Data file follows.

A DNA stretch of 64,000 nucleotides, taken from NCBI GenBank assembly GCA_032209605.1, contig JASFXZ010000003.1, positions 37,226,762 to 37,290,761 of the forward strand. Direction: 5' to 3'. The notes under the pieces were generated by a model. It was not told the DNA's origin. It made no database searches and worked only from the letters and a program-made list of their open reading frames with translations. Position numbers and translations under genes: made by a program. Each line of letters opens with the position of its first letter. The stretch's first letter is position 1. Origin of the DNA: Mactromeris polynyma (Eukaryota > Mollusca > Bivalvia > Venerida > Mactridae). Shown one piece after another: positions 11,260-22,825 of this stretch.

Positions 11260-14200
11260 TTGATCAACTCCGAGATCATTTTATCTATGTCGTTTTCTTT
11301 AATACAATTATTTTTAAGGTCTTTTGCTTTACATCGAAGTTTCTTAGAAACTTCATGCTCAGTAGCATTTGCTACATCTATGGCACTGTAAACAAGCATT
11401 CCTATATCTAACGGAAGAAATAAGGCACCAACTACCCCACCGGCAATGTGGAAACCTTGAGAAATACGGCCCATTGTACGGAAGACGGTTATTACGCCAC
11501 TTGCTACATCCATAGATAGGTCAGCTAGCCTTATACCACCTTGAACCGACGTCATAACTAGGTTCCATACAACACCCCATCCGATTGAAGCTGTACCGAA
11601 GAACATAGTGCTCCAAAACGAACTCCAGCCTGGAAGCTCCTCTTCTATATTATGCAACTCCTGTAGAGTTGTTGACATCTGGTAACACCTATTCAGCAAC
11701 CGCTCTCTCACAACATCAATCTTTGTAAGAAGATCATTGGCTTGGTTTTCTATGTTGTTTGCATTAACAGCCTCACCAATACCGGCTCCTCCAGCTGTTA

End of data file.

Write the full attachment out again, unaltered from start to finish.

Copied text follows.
A DNA stretch of 64,000 nucleotides, taken from NCBI GenBank assembly GCA_032209605.1, contig JASFXZ010000003.1, positions 37,226,762 to 37,290,761 of the forward strand. Direction: 5' to 3'. The notes under the pieces were generated by a model. It was not told the DNA's origin. It made no database searches and worked only from the letters and a program-made list of their open reading frames with translations. Position numbers and translations under genes: made by a program. Each line of letters opens with the position of its first letter. The stretch's first letter is position 1. Origin of the DNA: Mactromeris polynyma (Eukaryota > Mollusca > Bivalvia > Venerida > Mactridae). Shown one piece after another: positions 11,260-22,825 of this stretch.

Positions 11260-14200
11260 TTGATCAACTCCGAGATCATTTTATCTATGTCGTTTTCTTT
11301 AATACAATTATTTTTAAGGTCTTTTGCTTTACATCGAAGTTTCTTAGAAACTTCATGCTCAGTAGCATTTGCTACATCTATGGCACTGTAAACAAGCATT
11401 CCTATATCTAACGGAAGAAATAAGGCACCAACTACCCCACCGGCAATGTGGAAACCTTGAGAAATACGGCCCATTGTACGGAAGACGGTTATTACGCCAC
11501 TTGCTACATCCATAGATAGGTCAGCTAGCCTTATACCACCTTGAACCGACGTCATAACTAGGTTCCATACAACACCCCATCCGATTGAAGCTGTACCGAA
11601 GAACATAGTGCTCCAAAACGAACTCCAGCCTGGAAGCTCCTCTTCTATATTATGCAACTCCTGTAGAGTTGTTGACATCTGGTAACACCTATTCAGCAAC
11701 CGCTCTCTCACAACATCAATCTTTGTAAGAAGATCATTGGCTTGGTTTTCTATGTTGTTTGCATTAACAGCCTCACCAATACCGGCTCCTCCAGCTGTTA